The Courier News from Blytheville, Arkansas on October 3, 1934 · Page 6
Get access to this page with a Free Trial

The Courier News from Blytheville, Arkansas · Page 6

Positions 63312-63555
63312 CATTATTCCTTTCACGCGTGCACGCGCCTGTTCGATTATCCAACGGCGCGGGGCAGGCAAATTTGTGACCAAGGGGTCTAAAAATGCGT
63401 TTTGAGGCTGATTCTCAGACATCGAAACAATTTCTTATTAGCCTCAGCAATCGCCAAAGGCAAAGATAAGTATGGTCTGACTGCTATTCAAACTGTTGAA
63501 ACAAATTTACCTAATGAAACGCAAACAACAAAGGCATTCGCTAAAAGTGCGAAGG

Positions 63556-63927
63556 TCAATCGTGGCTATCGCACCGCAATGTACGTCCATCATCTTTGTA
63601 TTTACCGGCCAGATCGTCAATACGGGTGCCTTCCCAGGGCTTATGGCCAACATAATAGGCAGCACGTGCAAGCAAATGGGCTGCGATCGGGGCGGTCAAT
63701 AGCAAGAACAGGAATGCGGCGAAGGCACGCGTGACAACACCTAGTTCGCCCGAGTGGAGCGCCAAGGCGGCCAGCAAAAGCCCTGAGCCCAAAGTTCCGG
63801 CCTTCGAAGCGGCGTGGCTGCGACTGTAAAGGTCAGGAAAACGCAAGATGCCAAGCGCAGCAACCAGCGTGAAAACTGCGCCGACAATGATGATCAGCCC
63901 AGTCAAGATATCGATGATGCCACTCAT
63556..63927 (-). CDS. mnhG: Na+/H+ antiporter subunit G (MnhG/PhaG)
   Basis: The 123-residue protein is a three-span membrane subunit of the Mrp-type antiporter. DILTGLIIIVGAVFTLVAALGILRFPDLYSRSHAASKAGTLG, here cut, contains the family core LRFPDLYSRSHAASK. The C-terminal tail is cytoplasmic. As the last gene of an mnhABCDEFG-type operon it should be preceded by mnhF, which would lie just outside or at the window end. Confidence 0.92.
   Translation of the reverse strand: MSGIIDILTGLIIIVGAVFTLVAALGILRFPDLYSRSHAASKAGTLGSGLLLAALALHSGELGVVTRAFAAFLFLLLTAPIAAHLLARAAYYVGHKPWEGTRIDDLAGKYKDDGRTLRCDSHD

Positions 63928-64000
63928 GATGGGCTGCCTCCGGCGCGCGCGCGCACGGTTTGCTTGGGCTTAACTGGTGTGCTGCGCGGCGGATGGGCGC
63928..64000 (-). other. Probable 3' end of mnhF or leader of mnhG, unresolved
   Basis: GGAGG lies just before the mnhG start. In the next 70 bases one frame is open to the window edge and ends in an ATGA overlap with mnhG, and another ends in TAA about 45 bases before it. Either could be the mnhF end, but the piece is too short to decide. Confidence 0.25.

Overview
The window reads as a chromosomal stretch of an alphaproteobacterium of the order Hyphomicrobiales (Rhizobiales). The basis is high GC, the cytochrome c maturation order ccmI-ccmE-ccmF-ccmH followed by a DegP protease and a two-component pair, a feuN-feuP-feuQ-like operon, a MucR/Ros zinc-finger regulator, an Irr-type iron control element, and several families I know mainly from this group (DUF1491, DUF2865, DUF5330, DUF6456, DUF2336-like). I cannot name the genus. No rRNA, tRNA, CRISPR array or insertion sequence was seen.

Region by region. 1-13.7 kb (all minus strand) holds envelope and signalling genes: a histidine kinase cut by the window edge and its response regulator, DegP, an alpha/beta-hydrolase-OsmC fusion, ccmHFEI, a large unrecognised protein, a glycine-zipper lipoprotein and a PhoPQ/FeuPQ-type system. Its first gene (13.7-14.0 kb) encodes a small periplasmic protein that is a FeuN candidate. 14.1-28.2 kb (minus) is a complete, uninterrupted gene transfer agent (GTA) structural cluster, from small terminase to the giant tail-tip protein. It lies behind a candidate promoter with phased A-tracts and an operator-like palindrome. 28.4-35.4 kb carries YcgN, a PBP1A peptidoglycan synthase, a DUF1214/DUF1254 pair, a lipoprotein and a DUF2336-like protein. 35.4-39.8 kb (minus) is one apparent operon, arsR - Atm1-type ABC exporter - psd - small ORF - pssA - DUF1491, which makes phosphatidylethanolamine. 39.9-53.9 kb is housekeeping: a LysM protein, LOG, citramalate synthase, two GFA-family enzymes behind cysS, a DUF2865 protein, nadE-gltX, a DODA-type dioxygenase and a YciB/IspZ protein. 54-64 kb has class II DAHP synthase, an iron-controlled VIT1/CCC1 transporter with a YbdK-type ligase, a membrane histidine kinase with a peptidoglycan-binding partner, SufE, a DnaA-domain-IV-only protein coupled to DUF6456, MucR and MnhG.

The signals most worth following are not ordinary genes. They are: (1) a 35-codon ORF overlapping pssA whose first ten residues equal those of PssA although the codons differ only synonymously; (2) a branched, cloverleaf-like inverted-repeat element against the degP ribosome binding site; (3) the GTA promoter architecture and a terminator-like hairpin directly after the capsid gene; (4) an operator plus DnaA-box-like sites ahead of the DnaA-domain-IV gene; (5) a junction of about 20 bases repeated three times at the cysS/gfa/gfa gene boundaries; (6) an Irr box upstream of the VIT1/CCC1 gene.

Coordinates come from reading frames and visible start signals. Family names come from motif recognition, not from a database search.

Blytheville, Arkansas
Issue Date:
Wednesday, October 3, 1934
Page 6
Start Free Trial